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How does a quantum computer simulator work?

How does a quantum computer simulator work?


The suspected relationship of BQP to several classical complexity classes

Designing a Fast and Flexible Quantum State Simulator

The design of Spinoza, (one of) the fastest low-qubit quantum simulator(s)

We have just released a short paper describing the design of the single-threaded version of our quantum simulator implemented in Rust: ‘Designing a Fast and Flexible Quantum State Simulator’.

Saveliy Yusufov, one of our high-performance computing experts, and Charlee Stefanski, the lead of our quantum computing platform, will work on making the code available soon. Later we will cover the multi-threaded and distributed versions of this simulator.

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Charlee Stefanski

When discovering efficient circuits, or running QML implementations for a long time, you typically need less than 15 qubits and a fast simulator, with no start-up overhead.

This is how Spinoza was born, our high-performance version of a simple simulator we have ported to multiple languages (e.g. Python, Julia, Go). No large matrix multiplication is needed, just recombining pairs of amplitudes whose probability is preserved when single-qubit gates are applied. We have found out that Qulacs, one of the most popular fast simulators (written in C++) uses similar principles. Rust has many benefits, one of them being efficient SIMD out-of-the-box.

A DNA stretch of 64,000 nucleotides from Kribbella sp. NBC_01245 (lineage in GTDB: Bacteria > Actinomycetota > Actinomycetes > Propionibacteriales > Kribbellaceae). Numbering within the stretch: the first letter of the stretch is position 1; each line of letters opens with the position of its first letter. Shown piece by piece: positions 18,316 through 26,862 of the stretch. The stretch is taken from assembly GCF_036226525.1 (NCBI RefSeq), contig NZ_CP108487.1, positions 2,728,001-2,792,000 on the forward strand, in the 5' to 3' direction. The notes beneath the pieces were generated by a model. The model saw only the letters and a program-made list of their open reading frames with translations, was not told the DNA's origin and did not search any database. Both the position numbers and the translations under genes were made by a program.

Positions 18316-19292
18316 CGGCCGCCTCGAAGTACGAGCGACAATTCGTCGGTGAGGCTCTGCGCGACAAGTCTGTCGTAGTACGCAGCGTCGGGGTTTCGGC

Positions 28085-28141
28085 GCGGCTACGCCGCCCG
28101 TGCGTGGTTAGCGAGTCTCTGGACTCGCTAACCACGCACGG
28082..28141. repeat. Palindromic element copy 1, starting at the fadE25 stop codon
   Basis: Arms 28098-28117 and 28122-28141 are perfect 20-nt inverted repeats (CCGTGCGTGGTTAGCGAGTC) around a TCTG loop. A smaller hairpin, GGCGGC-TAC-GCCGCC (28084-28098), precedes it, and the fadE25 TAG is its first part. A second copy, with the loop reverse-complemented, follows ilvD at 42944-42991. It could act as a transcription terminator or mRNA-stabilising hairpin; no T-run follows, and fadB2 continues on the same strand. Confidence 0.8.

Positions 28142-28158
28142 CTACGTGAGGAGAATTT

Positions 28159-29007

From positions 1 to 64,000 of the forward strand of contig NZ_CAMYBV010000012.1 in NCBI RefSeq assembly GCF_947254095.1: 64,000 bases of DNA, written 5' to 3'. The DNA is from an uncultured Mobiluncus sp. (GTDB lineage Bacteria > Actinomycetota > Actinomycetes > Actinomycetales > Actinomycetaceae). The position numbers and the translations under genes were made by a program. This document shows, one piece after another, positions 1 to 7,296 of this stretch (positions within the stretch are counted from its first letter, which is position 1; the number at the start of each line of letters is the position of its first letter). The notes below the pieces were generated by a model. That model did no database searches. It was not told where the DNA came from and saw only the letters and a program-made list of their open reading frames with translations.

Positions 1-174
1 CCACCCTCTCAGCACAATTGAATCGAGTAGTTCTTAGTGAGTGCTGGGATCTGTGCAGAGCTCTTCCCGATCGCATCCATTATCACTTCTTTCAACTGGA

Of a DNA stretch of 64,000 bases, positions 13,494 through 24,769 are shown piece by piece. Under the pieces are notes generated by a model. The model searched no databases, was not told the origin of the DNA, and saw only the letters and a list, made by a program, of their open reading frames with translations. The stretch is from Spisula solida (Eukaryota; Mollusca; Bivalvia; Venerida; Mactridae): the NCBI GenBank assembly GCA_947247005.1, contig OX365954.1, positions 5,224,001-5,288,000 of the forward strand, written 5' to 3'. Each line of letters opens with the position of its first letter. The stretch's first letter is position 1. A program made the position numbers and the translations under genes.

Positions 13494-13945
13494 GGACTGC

How fast is it?

Faster than other simulators we have tried on typical developer machines or servers. HPC implementations of simulators will still use a single thread below 15 qubits, without GPU, so we have not compared the single-threaded version with such simulators.

It was also important to us that we can customize the implementation to particular circuits that are run many times, leading to multiple strategies for optimizing the cache loading in order to process pairs efficiently depending on the details of a circuit. The current benchmarks reflect default strategies, but we will follow up with optimization examples when we make the code available. The benchmarks are the ones Qulacs uses.

Charlee and I are also writing a book that will include a simple and efficient implementation of a simulator.

In conclusion, I would emphasize we are the fastest. As a result, that puts a target on our backs, and there are always use cases that make one or the other faster! Lastly, ‘Fast and Flexible’ are our goals.

Download the full paper: [2303.01493] Designing a Fast and Flexible Quantum State Simulator (

Profile photo of Constantin Gonciulea
Constantin Gonciulea

How does a quantum computer simulator work?